Booleans and Conditionals Part 2

Logical Operators

Boolean values can be tranformed and combined via three logical operators:

  1. ! (pronounced "not") is a unary (one-argument) operator that negates a boolean value: (! true) is false and (! false) is true. If sunny is a variable that contains a boolean value, you might use the not operator like this:
    var hot = true; 
    var sunny = true;
    if( ! sunny ) {
      alert("bring an umbrella");
  2. && (pronounced "and") is an infix binary (two-argument) operator that returns true if and only if both arguments are true; otherwise it returns false. If sunny and hot are variables that contain boolean values, you might use the and operator like this:
    // assume you have already assigned values to sunny and hot
    if( sunny && hot ) {
      alert("wear a hat");
  3. || (pronounced "or") is an infix binary (two-argument) operator that returns true if and only if at least one of its arguments is true; otherwise it returns false. If cold and windy are variables that contain boolean values, you might use the or operator like this:
    // assume you already have assigned values to cold and windy
    if( cold || windy ) {
      alert("wear a coat!");

The meaning of the three logical operators is summarized by the following tables, where inputs are shown in blue like this and outputs are shown in red like this:

Negation (not) Conjunction (and) Disjunction (or)
  true false
! false true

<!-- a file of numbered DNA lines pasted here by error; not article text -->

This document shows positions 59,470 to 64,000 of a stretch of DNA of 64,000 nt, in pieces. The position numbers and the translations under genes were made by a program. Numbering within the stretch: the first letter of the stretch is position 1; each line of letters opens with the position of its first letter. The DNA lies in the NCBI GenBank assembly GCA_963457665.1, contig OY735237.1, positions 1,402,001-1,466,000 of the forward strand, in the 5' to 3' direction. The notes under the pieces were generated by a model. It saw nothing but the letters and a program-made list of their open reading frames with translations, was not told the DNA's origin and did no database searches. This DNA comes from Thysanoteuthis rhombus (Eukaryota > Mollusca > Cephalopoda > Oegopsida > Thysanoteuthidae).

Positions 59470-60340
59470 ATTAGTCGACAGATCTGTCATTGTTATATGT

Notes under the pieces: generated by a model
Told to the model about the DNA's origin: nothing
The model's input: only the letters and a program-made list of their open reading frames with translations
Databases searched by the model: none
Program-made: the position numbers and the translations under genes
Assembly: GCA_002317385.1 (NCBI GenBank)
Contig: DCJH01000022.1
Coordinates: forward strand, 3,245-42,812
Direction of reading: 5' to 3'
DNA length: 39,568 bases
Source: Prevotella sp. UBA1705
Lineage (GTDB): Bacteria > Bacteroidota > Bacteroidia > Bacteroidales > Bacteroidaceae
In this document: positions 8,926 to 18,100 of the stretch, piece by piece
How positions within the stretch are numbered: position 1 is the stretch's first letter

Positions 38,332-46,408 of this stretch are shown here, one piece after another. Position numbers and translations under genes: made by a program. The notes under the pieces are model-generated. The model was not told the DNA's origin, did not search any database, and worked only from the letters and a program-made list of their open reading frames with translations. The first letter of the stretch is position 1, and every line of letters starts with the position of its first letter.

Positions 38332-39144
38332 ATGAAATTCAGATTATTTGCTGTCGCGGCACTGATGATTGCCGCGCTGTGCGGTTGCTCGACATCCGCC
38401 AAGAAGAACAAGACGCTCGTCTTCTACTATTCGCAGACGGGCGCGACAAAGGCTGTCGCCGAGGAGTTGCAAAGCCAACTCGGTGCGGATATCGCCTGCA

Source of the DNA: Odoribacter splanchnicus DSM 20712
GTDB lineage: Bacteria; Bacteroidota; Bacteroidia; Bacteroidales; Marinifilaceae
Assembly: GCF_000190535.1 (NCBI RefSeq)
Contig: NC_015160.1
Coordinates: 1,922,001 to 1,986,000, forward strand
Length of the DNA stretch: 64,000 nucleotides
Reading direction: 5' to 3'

&& true false
true true false
false false false
|| true false
true true true
false true false

Here are some examples of these operators in action. Type a numeric value into the box and click the Evaluate all! button to see the outcome.

Expression Value Notes
(5 <= x) && (x <= 20) x is between 5 and 20 (inclusive)
(x < 10) || (x > 25) x is not between 10 and 25 (inclusive)
!((15 <= x) && (x <= 30)) x is not between 15 and 30 (inclusive)

One way to think about these conditionals on numbers is by using the number line, where && means intersection. This is because both conditions have to be true, which is when the regions overlap. For example, consider modeling the expression:

(X >= 5) && (X <= 30)

x>=5 and x<=30 using the number line


  • To test whether b is between a and c (inclusive), in JavaScript you write (a <= b) && (b <= c). Unlike in mathematics, the JavaScript expression a <= b <= c does not have the same meaning. Why? Consider the evaluation of the following example:
    7 < 3 < 10      // You might think this expression is false, but it's true. Why?
    => (7 < 3) < 10 // Relational operator associates to the left
    => false < 10   // (7 < 3) is false
    => 0 < 10       // In a numerical context, false is treated as 0, true is treated as 1
    => true         // (0 < 10) is true!
  • ! has a higher precedence than &&, which has a higher precedence than ||. For example:

    ! true && false is parsed as (! true) && false (which evaluates to false)